The summer Ted turned 22, he enlisted me — his much younger sister — to drive his getaway car. He was running for auditor, and his goal was to shake hands with and introduce himself to every person in Wells County.

Since I was a newly licensed teenage driver, this little adventure was actually fun for me. But after a lot of hours on country roads, a lot of knocking on strangers’ doors, a lot of barking dogs and one unfortunate running-out-of-gas incident (my fault), I remember thinking, “This is an awful lot of trouble for a job that, let’s face it, isn’t gonna make him rich. I’d never want to invest all this effort in being a politician.”

Fast-forward 40-plus years (a long time, yes, but I am still his much younger sister). Now, as mayor of Bluffton, he has invested himself way beyond door-knocking and hand-shaking, doing things like inspiring the city to build a Rivergreenway, bringing City Hall back to life, and transforming the scenes of a disastrous flood into oases of peace and even fun.

He has also willingly sacrificed his personal reputation by riding in parades in manure spreaders, getting pies thrown in his face, hurling himself around in a moon walk, and dressing up like a duck.

Seriously, this is proof that the man will stop at nothing to serve the public.

It also explains his answer to me last year when we were talking about the hassles of being president, and I asked, “Why in the world do people want to run for public office? So many headaches … dealing with the stress of campaigning … somebody’s always unhappy … somebody’s always criticizing what you’re doing no matter what you’re doing …”

And he said this to me: “Most people don’t run for office because they like to campaign. They don’t run because they want to be politicians. They just run because they really believe they can make a difference.”

Ted is not, never has been and, I’m guessing, never will be a politician. He’s just a guy who really believes he can make a difference.

And obviously, he has.

Mike Row, Wells County's director of economic development:
If, as Shakespeare said, "Action is eloquence," Mayor Ted Ellis rivals the greatest orators of history. A tireless champion for the city of Bluffton, Ted is an exemplary leader who dedicates his considerable gifts to the daily pursuit of the greater good.

And now the nation's municipal leaders have honored our mayor by electing him to serve as the president of the National League of Cities. Ted's willingness to take on this considerable responsibility brings never-before-seen attention to our community that will resonate in a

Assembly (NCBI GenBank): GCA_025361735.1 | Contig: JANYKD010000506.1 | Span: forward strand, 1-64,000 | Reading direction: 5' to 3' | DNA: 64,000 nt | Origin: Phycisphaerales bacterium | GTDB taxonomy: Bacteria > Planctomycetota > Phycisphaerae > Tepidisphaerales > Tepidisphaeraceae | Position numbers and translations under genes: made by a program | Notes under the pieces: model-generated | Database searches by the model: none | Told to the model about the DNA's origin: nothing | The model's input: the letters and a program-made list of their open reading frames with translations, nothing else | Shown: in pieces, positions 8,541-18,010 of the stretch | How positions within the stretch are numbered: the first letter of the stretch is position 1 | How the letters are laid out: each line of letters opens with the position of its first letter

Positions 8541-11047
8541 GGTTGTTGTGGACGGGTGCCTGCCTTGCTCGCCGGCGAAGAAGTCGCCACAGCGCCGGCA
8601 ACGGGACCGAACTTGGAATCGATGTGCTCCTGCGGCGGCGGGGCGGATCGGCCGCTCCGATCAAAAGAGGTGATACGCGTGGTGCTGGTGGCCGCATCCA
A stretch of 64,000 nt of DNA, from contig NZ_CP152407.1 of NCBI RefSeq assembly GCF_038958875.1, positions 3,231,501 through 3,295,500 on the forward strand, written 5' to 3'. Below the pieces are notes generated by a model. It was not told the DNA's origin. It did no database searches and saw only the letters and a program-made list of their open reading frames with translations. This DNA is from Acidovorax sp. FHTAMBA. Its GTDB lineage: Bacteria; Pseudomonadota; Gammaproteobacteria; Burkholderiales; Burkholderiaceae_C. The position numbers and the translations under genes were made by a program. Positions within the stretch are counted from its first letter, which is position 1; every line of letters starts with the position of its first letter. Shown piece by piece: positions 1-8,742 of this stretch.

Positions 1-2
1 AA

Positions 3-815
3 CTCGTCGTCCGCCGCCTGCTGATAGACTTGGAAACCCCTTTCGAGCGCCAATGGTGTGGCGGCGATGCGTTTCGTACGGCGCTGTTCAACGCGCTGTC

positive manner for years to come.

More than that, Ted exemplifies the command found in the Book of Micah: "To do justly and to love mercy, and to walk humbly with your God."

This is why I say without reservation: There is no more deserving recipient of the 2012 Citizen of the Year award than Mayor Ted Ellis.

Congratulations, Ted!

Matthew Greller, executive director and CEO of the Indiana Association of Cities and Towns:
Mayor Ted Ellis is one of the most respected individuals in local government. He represents his community tirelessly, yet still makes advancing the profession of public service a top priority. Ted's history in local government spans nearly his entire career and he seems to never stop looking for new ways to serve.

Ted's service to IACT began almost immediately upon taking office as mayor of Bluffton in 1996. Ted participated on and chaired several key committees and eventually became IACT President in 2003. He remains a member of our board of directors and is still a critical participant in our advocacy and education programs.

Ted's talents were recognized nationally as he rose through the ranks at IACT. I was not surprised in the least that the National League of Cities chose Ted to be their current president. He is one of the most diplomatic, ethical and thoughtful municipal leaders I have ever known and I couldn't be happier for Ted's well deserved successes and recognition.

Learn more in the Wednesday, Jan. 11, News-Banner.